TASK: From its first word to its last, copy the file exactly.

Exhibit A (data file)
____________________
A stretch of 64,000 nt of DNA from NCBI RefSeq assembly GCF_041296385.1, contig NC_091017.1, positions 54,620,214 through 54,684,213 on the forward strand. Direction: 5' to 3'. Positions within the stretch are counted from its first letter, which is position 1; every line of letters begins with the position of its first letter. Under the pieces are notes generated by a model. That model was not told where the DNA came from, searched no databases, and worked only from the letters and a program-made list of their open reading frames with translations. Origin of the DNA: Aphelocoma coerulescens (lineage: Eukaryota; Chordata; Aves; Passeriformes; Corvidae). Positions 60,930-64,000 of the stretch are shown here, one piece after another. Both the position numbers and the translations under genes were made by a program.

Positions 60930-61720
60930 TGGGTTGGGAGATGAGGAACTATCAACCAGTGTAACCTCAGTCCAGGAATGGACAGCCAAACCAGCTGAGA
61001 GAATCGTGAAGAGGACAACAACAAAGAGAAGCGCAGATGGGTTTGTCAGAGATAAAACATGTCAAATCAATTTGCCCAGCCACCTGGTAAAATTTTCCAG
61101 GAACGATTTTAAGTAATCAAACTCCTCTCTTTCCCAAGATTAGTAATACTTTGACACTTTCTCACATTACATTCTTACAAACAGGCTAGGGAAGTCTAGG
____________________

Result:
A stretch of 64,000 nt of DNA from NCBI RefSeq assembly GCF_041296385.1, contig NC_091017.1, positions 54,620,214 through 54,684,213 on the forward strand. Direction: 5' to 3'. Positions within the stretch are counted from its first letter, which is position 1; every line of letters begins with the position of its first letter. Under the pieces are notes generated by a model. That model was not told where the DNA came from, searched no databases, and worked only from the letters and a program-made list of their open reading frames with translations. Origin of the DNA: Aphelocoma coerulescens (lineage: Eukaryota; Chordata; Aves; Passeriformes; Corvidae). Positions 60,930-64,000 of the stretch are shown here, one piece after another. Both the position numbers and the translations under genes were made by a program.

Positions 60930-61720
60930 TGGGTTGGGAGATGAGGAACTATCAACCAGTGTAACCTCAGTCCAGGAATGGACAGCCAAACCAGCTGAGA
61001 GAATCGTGAAGAGGACAACAACAAAGAGAAGCGCAGATGGGTTTGTCAGAGATAAAACATGTCAAATCAATTTGCCCAGCCACCTGGTAAAATTTTCCAG
61101 GAACGATTTTAAGTAATCAAACTCCTCTCTTTCCCAAGATTAGTAATACTTTGACACTTTCTCACATTACATTCTTACAAACAGGCTAGGGAAGTCTAGG